Instagram teaches a very good lesson in negotiation. Usually when a company accepts stock in a buyout, the sellers lower their risk by requiring a floating share price. A floating share price allows the number of shares involved in the buyout to increase or decrease depending on the buyer's stock price at the time the deal officially closes. This also means that if the stock goes way up, the acquired company does not benefit from the increase in value but, their original deal is locked in stone. In hindsight, Instagram probably should have opted for more protection, but in the long wrong, maybe they'll be vindicated.
Facebook's bad luck didn't end with their disastrous IPO back in May. The IPO was a complete debacle, leaving investors reeling with unfilled orders and bad information. Facebook's share price peaked briefly at $45 on it's actual IPO day, giving the company a near $85 billion market cap and CEO Mark Zuckerberg a net worth of $20 billion. June, July and August have been brutal for the young social network. The stock has lost half its value and Zuckerberg's net worth has dropped to $10 billion. Shockingly, several analysts and reporters have actually called for the mighty Zuck to step down from his own company!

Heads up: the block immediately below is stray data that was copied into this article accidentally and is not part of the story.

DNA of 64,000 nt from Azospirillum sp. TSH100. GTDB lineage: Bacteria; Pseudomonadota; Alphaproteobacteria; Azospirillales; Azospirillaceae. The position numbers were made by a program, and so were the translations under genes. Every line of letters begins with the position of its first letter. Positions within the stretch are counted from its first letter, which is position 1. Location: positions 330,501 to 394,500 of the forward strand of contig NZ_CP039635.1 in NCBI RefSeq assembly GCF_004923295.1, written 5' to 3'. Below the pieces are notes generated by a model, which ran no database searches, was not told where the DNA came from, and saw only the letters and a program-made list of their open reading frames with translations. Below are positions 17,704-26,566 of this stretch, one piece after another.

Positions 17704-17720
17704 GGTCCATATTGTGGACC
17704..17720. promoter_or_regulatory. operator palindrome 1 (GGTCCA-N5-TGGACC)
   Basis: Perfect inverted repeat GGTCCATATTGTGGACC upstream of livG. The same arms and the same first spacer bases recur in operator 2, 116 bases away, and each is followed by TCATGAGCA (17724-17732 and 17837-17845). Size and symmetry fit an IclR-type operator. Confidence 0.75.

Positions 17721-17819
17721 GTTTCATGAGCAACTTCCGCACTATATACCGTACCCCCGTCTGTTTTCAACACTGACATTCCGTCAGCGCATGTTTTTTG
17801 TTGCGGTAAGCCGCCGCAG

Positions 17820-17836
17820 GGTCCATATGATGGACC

As we reported back in October, Netflix CEO Reed Hastings has experienced one of the most incredible falls from grace in CEO history. Almost exactly one year ago, Netflix was a Wall Street darling, with the stock hitting an all time high of $300. The company had a market cap of $16.5 billion and Reed Hasting's net worth was $900 million. Fast forward 12 months and Netflix's stock has lost 78% of its value thanks to their very public, very disastrous Qwikster debacle which raised fees and sent subscribers fleeing by the tens of thousands. It also didn't help that the company lost several key licensing deals which left their streaming library very thin. Reed Hasting has been selling his own stock like there's no tomorrow and his net worth is currently $280 million.